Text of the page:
Label Changes for:

Stavzor (Valproic acid) Delayed Release Capsules

March 2014

Changes have been made to the BOXED WARNING, WARNINGS, PRECAUTIONS and ADVERSE REACTIONS sections of the safety label.

Detailed View: Safety Labeling Changes Approved By FDA Center for Drug Evaluation and Research (CDER)

 

March 2014

BOXED WARNING

LIFE-THREATENING ADVERSE REACTIONS

Hepatotoxicity

General Population: Hepatic failure resulting in fatalities has occurred in patients receiving valproic acid and its derivatives. These incidents usually have occurred during the first six months of treatment. Serious or fatal hepatotoxicity may be preceded by non-specific symptoms such as malaise, weakness, lethargy, facial edema, anorexia, and vomiting. In patients with epilepsy, a loss of seizure control may also occur. Patients should be monitored closely for appearance of these symptoms. Serum liver tests should be performed prior to therapy and at frequent intervals thereafter, especially during the first six months [see Warning and Precautions (5.1)].

Children under the age of two years are at a considerably increased risk of developing fatal hepatotoxicity, especially those on multiple anticonvulsants, those with congenital metabolic disorders, those with severe seizure disorders accompanied by mental retardation, and those with organic brain disease. When Stavzor is used in this patient group, it should be used with extreme caution and as a sole agent. The benefits of therapy should be weighed against the risks. The incidence of fatal hepatotoxicity decreases considerably in progressively older patient groups.

Patients with Mitochondrial Disease: There is an increased risk of valproate-induced acute liver failure and resultant deaths in patients with hereditary neurometabolic syndromes caused by DNA mutations of the mitochondrial DNA Polymerase γ (POLG) gene (e.g. Alpers Huttenlocher Syndrome) Stavzor is contraindicated in patients known to have mitochondrial disorders caused by POLG mutations and children under two years of age who are clinically suspected of having a mitochondrial disorder [see Contraindications (4)]. In patients over two years of age who are clinically suspected of having a hereditary mitochondrial disease, Stavzor should only be used after other anticonvulsants have failed. This older group of patients should be closely monitored during treatment with Stavzor for the development of acute liver injury with regular clinical assessments and serum liver testing. POLG mutation screening should be performed in accordance with current clinical practice. These incidents usually have occurred during the first 6 months of treatment. Serious or fatal hepatotoxicity may be preceded by nonspecific symptoms such as malaise, weakness, lethargy, facial edema, anorexia, and vomiting. In patients with epilepsy, a loss of seizure control may also occur. Patients should be monitored closely for appearance of these symptoms. Liver function tests should be performed prior to therapy and at frequent intervals thereafter, especially during the first 6 months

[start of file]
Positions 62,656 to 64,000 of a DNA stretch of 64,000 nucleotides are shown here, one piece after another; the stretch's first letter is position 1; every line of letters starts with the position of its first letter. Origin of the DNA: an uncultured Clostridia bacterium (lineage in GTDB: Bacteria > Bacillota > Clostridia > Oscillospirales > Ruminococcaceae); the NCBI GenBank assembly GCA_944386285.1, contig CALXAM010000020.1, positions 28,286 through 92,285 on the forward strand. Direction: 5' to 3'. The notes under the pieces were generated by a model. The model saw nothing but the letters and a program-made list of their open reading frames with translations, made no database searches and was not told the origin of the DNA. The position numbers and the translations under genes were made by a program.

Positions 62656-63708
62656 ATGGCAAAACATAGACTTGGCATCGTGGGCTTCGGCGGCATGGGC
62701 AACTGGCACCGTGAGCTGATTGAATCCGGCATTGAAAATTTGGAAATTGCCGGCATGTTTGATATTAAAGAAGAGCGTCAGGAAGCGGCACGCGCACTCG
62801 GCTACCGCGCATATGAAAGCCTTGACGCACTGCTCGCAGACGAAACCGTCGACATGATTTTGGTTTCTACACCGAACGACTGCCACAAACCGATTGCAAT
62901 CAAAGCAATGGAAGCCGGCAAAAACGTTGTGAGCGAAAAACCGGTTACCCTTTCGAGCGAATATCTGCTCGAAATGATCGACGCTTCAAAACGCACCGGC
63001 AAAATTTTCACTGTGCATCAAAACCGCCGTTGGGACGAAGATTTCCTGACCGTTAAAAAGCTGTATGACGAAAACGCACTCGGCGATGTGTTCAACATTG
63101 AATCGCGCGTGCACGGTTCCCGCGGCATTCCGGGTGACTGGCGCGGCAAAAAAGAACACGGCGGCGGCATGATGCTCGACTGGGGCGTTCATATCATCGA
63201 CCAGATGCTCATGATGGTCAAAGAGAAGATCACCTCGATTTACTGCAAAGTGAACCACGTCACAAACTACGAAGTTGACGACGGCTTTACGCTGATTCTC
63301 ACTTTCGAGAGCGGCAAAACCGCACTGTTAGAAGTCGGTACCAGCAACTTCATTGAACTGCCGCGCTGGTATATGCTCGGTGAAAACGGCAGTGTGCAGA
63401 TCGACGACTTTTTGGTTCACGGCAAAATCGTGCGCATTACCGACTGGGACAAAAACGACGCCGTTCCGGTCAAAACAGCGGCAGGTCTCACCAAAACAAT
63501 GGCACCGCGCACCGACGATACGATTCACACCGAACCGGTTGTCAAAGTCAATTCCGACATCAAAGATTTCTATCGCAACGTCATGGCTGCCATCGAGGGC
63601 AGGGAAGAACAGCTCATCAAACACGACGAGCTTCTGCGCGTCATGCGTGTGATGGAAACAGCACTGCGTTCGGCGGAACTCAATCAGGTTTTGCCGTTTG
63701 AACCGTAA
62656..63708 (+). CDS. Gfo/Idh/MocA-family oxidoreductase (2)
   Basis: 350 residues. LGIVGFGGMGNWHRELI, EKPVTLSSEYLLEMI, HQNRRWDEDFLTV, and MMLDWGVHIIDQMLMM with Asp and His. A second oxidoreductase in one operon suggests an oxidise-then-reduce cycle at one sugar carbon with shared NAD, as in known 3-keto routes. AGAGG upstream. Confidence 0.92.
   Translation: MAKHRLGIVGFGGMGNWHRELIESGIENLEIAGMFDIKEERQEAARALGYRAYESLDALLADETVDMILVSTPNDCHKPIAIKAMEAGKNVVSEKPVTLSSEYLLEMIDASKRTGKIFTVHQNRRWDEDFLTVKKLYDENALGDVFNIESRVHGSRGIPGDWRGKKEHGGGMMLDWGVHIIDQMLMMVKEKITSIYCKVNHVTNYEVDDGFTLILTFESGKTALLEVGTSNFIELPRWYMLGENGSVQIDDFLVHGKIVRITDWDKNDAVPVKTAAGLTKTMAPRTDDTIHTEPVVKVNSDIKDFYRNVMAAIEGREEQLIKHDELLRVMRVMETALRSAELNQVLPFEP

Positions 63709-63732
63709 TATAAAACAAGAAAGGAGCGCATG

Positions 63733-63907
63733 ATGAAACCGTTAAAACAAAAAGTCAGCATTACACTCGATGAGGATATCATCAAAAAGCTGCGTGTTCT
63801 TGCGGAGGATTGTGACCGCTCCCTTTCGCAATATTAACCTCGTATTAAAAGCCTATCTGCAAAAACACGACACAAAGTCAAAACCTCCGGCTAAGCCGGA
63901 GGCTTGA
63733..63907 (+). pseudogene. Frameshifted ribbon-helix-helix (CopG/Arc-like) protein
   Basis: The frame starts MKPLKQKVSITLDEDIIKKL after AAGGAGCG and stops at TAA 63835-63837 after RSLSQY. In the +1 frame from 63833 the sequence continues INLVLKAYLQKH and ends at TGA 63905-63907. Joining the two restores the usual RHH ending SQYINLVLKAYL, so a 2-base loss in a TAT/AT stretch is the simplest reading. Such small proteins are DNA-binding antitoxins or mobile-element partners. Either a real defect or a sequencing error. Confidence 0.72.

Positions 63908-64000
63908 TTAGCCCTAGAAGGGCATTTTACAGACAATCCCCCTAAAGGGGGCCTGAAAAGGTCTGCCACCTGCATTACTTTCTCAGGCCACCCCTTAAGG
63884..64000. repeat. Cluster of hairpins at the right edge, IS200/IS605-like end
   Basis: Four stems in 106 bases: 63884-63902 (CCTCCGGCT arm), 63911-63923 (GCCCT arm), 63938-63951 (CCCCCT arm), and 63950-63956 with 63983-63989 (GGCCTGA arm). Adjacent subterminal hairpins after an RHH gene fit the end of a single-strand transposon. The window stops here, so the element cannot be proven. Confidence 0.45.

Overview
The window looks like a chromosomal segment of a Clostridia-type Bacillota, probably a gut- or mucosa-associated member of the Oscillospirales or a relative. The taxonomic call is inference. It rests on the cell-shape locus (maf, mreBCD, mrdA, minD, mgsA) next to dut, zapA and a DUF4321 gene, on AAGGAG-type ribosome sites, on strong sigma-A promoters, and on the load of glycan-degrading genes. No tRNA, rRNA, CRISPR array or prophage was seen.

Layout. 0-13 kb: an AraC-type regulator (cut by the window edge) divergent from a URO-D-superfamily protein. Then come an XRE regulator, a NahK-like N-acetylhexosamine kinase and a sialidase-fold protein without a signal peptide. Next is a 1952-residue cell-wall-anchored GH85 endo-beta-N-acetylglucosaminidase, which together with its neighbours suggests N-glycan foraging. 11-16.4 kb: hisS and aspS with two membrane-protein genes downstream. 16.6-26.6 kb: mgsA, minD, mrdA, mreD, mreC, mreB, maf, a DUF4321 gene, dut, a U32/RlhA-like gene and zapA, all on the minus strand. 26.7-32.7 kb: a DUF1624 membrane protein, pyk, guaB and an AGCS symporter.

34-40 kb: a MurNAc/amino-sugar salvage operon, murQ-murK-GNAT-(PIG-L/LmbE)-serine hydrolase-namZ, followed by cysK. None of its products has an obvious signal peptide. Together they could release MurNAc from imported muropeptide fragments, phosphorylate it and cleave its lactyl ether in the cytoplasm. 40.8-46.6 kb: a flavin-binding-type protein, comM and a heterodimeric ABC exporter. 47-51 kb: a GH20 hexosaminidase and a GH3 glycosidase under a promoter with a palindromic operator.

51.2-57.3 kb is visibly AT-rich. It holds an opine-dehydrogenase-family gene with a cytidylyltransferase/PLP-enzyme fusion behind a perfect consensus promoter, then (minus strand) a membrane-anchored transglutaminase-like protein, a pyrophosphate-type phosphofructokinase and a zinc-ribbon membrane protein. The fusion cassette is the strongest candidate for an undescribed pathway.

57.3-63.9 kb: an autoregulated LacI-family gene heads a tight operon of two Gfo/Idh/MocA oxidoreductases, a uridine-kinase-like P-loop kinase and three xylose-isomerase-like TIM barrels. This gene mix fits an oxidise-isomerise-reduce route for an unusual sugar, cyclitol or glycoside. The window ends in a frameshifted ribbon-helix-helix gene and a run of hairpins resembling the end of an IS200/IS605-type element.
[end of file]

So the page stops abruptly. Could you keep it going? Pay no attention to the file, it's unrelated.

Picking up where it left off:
WARNINGS AND PRECAUTIONS

Hepatotoxicity

General Information on Hepatotoxicity

  • Hepatic failure resulting in fatalities has occurred in patients receiving valproic acid . These incidents usually have occurred during the first six months of treatment. Serious or fatal hepatotoxicity may be preceded by non specific symptoms such as malaise, weakness, lethargy, facial edema, anorexia, and vomiting. In patients with epilepsy, a loss of seizure control may also occur. Patients should be monitored closely for appearance of these symptoms. Serum liver function tests should be performed prior to therapy and at frequent intervals thereafter, especially during the first sixmonths. However, healthcare providers should not rely totally on serum biochemistry since these tests may not be abnormal in all instances, but should also consider the results of careful interim medical history and physical examination.